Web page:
1. On my arrival in Pakistan I would like to register my greeting in a spirit of friendship, and through you, extend to all the people of this country, to the members of the Catholic Church and of other Christian Churches, to the Muslim population for which as followers of Jesus Christ we have a great esteem, and to all men and to all women of good will and of any faith. My visit to your country and the entire trip which begins today is first of all of a religious character. I have come as the universal pastor of the Catholic Church and I wish to strengthen in the faith all my brothers and sisters of the Catholic religion. It will be so for me a cause of special joy to join Cardinal Cordeiro and my brother bishops of Pakistan, the clergy, religious and laity in our most sacred act of worship, the celebration of Holy Eucharist. 2. The Church, without forgetting that its primary mission is spiritual, is always striving to collaborate with individual nations and individual peoples of good will to promote the dignity and progress of the human person. It carries on this commitment by various means, such as schools and education programs, and charitable and social institutions. In this regard, it is cause for deep satisfaction to see how the Catholic Church and the government of Pakistan have worked together here, in full harmony for the benefit of many. I pray that these efforts continue to be crowned with success. One of the particular preoccupations of the Church at the present time is the condition of refugees, a problem that touches your nation no less than many others. Let me take this opportunity to express my admiration for the efforts that Pakistan has made and is still making for the benefit of these refugees. I wish to assure you that the Church, as she has already given her collaboration in these efforts, intends to continue as such in that line, compatible with the limited means at her disposal. 3. One of the most characteristic features of Abraham - with whose faith Christians, Muslims and Jews intimately connect - was his great spirit of hospitality, manifested in a special way when he welcomed the three guests to the oak of Mamre (Gen. 18.1). The warm welcome that you and the beloved people of Pakistan have given me on this happy occasion expresses very well this same spirit of hospitality. Of this I am deeply grateful and I would like to reciprocate your courtesy and kindness with the assurance of my prayers.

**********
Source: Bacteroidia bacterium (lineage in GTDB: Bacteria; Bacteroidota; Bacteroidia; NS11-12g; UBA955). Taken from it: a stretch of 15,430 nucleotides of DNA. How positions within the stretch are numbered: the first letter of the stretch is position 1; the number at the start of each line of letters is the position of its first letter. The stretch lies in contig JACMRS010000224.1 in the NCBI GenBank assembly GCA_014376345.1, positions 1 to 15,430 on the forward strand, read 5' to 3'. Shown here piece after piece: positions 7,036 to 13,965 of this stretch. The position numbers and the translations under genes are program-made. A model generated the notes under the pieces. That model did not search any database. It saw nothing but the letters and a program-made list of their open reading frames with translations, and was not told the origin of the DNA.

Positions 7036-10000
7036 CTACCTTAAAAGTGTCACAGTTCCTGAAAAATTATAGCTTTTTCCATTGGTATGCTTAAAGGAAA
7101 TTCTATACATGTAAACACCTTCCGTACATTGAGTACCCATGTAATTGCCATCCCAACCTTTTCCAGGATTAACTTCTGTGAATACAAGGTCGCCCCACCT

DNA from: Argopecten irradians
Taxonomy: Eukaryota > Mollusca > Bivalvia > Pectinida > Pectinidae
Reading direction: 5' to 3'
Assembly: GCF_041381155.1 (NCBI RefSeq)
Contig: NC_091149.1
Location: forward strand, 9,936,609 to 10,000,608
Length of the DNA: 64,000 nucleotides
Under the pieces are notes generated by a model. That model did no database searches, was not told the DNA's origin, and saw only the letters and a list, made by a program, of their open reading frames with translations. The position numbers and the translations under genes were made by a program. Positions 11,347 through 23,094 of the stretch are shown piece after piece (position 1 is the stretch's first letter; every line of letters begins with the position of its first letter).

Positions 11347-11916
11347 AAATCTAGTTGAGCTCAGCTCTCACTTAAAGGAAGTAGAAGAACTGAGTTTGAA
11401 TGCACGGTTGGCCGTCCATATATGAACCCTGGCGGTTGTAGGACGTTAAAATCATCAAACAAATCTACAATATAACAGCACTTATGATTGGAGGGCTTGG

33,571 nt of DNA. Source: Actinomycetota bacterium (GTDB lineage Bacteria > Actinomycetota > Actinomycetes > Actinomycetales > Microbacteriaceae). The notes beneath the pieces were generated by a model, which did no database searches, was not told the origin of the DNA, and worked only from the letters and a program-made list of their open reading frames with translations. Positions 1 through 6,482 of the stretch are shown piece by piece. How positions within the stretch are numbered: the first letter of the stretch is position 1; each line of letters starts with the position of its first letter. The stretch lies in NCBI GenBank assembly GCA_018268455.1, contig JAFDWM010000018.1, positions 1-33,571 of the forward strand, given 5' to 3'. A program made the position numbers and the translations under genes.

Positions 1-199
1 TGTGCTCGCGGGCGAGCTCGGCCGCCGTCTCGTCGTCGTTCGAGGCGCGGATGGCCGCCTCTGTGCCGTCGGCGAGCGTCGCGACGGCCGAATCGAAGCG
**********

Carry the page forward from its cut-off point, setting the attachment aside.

"Eminence and fellow bishops, Beloved brothers and sisters in Christ, Beloved people of Pakistan, 1. I am pleased to be with you today, happy to spend several hours here in Pakistan, this land of such ancient culture and such noble traditions. I am particularly grateful for the possibility I have to celebrate the Eucharist with the Catholic community gathered here, with the clergy, religious and laity. Through you I desire to extend my greeting and assure all Christians of your beloved country of my prayers. I come to you as servant of Jesus Christ, as a pilgrim of faith, as one called to proclaim the Gospel and to confirm my brothers and sisters in the faith. 2. While I am here with you today, the words of Jesus narrated by the Evangelist St Matthew come to my mind: "Therefore every scribe who has been the kingdom of heaven is like a householder who brings out of his treasure things new and old" (Matthew 13:52). As the scribe of the Gospel, the Church in Pakistan is able to extract from the treasure of his legacy both new and the old. From the past you have the tradition that connects you to the Apostle Thomas and the Apostolic Church of the first century. From more recent times the vigour of a young missionary Church now has firm roots in the hearts of the people of this country. May you always appreciate and guard the treasures of your spiritual heritage, both the old and the new one as the scribe in the Gospel can extract them at the right moment for the coming of the Kingdom of God 3. The readings of today's Liturgy of the Word invites us to reflect on the profound mystery of the Eucharist. In the first reading, we are reminded "that man does not live by bread alone, but that man lives by everything that proceeds from the mouth of the Lord" (Dt 18.3). It is our personal conviction of the truth of these words that urges us to reunite regularly for the Eucharistic Sacrifice.As followers of Christ, do not despise the good things of the earth, because we know they were created by God who is the source of all good. Let us try not to ignore the necessity of bread, the great need of food of so many people in all the world, also in your lands. For indeed if we try to ignore these fundamental needs of our brothers and sisters who we see, how can we claim to love God who we do not see? (cf 1 Jn 4.20). And yet the word remains true that "man does not live by bread alone." The human person has a necessity that is even more profound, a hunger that is even greater than that which bread can satisfy; it is the hunger of the human heart for the immensity of God. It is a hunger that can only be satisfied by the One who said: "If you do not eat the flesh of the Son of Man and drink his blood, you have no life in you.